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When CnD Industries Inc.
became too tied into
just two customers, Clyde Shetler decided it was
time to diversify.

The owner of CnD Industries
says that until the mid-1990s, his
custom steel fabricator and
large machine shop was heavily
dependent on two customers,
and each quarter, he worried
when he studied the sales-per-customer numbers.

“We started to see a downturn
in that business,” he says. “And
that’s when we said, ‘We have to
diversify this customer base.’”

As a result, the customer base
at CnD today is much more diversified, leading the 67-employee
company to 2007 revenue of
$6.7 million.

Smart Business spoke with
Shetler about why it’s a bad idea
to put all your eggs in one basket
and how to hire strong managers.

Q. Why is it important for
companies to diversify their
customer base?

Historically, companies in
our business tend to get too
locked into one customer or
one industry.

You can get stuck in a rut
where you’re getting constant
work from a customer.

They’re paying you on time,
and pretty soon you say, ‘I don’t
have to go look for work because
I’ve got all the work I can handle
from this customer.’ The problem
is if your customer has a problem, then you have a problem.

Diversification allows you to
survive through downturns. At
any point in time, no customer
is more than 15 to 18 percent of
our quarterly business, and we
cut across enough industries
that we don’t have the peaks and valleys of being strictly tied
to one of the industries.

Q. How do you diversify?

In our quoting and our job
procurement, we try to look out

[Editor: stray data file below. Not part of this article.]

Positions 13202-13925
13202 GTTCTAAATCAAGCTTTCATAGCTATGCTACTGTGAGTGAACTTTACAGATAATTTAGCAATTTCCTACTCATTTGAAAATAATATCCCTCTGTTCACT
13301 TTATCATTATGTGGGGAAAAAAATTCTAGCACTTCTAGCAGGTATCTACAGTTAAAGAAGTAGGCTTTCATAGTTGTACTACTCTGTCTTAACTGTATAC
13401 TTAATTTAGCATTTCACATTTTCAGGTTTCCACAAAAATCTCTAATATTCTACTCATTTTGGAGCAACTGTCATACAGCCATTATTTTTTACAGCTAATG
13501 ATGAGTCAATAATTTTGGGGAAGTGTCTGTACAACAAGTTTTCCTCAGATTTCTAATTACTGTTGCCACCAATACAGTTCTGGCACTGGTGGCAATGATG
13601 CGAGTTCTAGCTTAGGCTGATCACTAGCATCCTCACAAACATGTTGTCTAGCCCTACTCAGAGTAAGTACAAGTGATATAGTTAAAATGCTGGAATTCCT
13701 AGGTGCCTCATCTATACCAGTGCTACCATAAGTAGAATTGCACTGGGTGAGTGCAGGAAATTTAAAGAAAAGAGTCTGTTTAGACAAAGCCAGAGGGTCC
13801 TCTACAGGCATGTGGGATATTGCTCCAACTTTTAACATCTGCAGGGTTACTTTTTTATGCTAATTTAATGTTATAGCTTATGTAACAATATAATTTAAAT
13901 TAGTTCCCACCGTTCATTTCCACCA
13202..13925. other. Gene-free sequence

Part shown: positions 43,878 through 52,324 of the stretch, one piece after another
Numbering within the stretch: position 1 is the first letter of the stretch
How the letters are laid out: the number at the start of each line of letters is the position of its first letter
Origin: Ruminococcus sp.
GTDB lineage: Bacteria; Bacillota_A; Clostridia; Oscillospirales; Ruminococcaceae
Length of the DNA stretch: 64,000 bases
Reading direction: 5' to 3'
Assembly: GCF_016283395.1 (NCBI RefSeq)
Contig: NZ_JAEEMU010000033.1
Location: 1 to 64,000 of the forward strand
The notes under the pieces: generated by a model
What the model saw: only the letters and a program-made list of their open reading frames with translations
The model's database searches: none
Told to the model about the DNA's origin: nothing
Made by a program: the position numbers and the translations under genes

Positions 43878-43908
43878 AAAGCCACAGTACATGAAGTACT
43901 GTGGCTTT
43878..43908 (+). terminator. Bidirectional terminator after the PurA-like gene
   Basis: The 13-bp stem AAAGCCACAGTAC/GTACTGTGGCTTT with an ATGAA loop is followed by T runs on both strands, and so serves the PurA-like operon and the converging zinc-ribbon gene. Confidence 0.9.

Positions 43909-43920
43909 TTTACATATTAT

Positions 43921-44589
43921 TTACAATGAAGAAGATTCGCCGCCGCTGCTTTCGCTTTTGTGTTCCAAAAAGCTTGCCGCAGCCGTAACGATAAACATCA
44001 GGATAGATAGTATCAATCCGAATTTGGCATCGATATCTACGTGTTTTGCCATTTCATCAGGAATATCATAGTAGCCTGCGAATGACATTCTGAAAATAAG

as much as six to eight months
and see what’s out there to be
bid on, what projects are going
to be coming up. But we also
might say, ‘We’re really tied to
this steelmaker. We need to load
our shop next quarter with
something from somebody else.’

Another thing that has helped
us grow is doing a good
job of selecting the fore-men and plant managers, the first people
under me. Each step up
the line it becomes harder and harder to find the
right person. The closer
you get to me, the more
responsibility they have to
take and the more decisions they have to make.

Q. How do you
communicate the focus
on diversification to
your employees?

We relay through the
managers that it’s important to have customer
diversification, and we
also relay to them that every
customer is important.

Whether it’s a $500 job or a
$500,000 job, they all are important to us. Each one needs to
have the same amount of care
and service. We want to keep
them all. We have several hundred customers that are not big
dollars per year but always have
their work in here. That’s part of
the diversification; we want to
support those shops, too.